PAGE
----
However, Elder Law is a response to contemporary American demographics. We are experiencing significantly higher life expectancies. The largest rate of growth of any segment of the population is for 85 and older. The Baby Boomers are passing 50 at a time when their parents, and in some cases, grandparents are still alive.
Older persons have increased expectations as to their lifestyles. Many persons now expect to, and do in fact, live to enjoy their 'golden years' in vigorous lives with continuing influence over political and cultural areas. Some elderly individuals and their families expect that they will be sick or disabled for an extended period at the end of their life. However there are many examples of productive, competent and vital persons in their 80's and 90's, members of the 'old old' population who stand out in any collection of individuals. Disease and dementia are not essential components of aging.
Who are Elder Law Attorneys?
Some attorneys focus a significant portion of their practice on Elder Law. Many more attorneys combine Elder Law with more general practices. Some large firms are encouraging associates to learn Elder Law. A significant number of attorneys discover they need to learn about Elder Law because older clients, as well as the children of older clients, persist in asking questions whose answers involve Elder Law.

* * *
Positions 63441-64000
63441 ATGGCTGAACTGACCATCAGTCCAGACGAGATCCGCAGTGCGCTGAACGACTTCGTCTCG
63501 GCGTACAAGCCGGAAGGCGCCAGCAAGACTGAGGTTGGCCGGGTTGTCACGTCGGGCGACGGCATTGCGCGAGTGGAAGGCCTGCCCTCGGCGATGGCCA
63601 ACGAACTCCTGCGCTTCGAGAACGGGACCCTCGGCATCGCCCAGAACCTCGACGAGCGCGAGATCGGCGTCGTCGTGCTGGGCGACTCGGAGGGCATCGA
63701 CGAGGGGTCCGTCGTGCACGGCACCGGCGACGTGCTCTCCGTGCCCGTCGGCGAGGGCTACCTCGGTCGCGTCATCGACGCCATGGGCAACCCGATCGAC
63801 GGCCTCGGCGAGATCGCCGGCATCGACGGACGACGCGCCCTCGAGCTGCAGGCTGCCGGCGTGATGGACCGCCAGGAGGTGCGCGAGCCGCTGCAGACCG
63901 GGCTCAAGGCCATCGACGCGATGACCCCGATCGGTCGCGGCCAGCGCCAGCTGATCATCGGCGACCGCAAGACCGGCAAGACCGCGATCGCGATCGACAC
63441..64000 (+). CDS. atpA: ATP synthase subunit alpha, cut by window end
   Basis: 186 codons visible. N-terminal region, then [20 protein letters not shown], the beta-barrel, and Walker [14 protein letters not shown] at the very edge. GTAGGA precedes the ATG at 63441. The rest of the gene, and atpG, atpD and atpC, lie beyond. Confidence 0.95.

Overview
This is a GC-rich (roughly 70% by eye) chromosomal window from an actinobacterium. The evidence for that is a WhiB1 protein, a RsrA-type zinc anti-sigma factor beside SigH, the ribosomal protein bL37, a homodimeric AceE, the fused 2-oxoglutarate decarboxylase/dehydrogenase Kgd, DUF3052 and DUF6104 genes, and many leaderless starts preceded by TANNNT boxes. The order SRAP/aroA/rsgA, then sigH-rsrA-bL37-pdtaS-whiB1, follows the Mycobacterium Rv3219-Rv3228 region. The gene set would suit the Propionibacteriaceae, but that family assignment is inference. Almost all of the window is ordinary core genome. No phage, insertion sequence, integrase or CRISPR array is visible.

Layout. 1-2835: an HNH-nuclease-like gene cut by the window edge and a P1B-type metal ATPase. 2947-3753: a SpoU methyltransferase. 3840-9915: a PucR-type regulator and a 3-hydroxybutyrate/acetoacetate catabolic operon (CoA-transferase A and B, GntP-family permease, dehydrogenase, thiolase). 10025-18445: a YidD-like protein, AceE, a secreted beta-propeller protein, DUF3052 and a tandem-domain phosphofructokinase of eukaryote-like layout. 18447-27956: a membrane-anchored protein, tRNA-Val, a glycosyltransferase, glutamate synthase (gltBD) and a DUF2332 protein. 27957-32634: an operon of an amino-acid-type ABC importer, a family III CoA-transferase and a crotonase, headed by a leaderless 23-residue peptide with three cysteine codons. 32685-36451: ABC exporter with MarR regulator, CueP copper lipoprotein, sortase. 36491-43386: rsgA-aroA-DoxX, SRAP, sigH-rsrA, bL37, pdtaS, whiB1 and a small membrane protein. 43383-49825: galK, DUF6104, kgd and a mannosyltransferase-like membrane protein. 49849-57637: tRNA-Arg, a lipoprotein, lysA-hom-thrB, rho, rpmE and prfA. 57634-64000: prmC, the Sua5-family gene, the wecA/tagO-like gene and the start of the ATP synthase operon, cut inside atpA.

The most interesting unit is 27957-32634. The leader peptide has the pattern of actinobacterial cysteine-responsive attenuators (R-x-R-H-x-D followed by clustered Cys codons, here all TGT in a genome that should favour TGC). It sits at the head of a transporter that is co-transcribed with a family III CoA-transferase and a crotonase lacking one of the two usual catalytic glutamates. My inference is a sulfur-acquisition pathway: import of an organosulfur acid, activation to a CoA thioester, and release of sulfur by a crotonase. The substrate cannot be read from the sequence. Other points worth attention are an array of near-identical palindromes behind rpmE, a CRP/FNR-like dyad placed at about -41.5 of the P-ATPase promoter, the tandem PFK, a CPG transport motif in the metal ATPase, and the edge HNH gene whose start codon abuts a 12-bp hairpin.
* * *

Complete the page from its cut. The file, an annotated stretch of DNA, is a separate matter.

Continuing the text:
Some Elder Law attorneys come from a 'high tech' background of Medicaid, Medicare, Social Security, SSI, HBCA, MED94 and the elder network programs. Other lawyers come to Elder Law as they refocus their careers from other legal areas. Law graduates and new lawyers see a future in Elder Law. However, they face several hurdles. Few law schools include Elder Law in their curriculum. The breadth of Elder Law's scope requires the new lawyer to learn many diverse areas of law quickly. Many established lawyers and estate planners learn Elder Law to better serve their existing clients.
There are an increasing number of quality commercial publications available for the Elder Law attorney. A selection of these will be reviewed in future columns. Solid training programs in Elder Law are offered by the National Academy of Elder Law Attorneys, the Continuing Legal Education programs of the Maine State Bar Association, and several private CLE seminar companies.
You should note that NAELA's Elder Law Symposium: Elder Law in a Changing Environment will be held from this May 16 through 18 in Cambridge, Massachusetts. More about this first national NAELA meeting to be held in New England in the next column.
The Changing Scope of Elder Law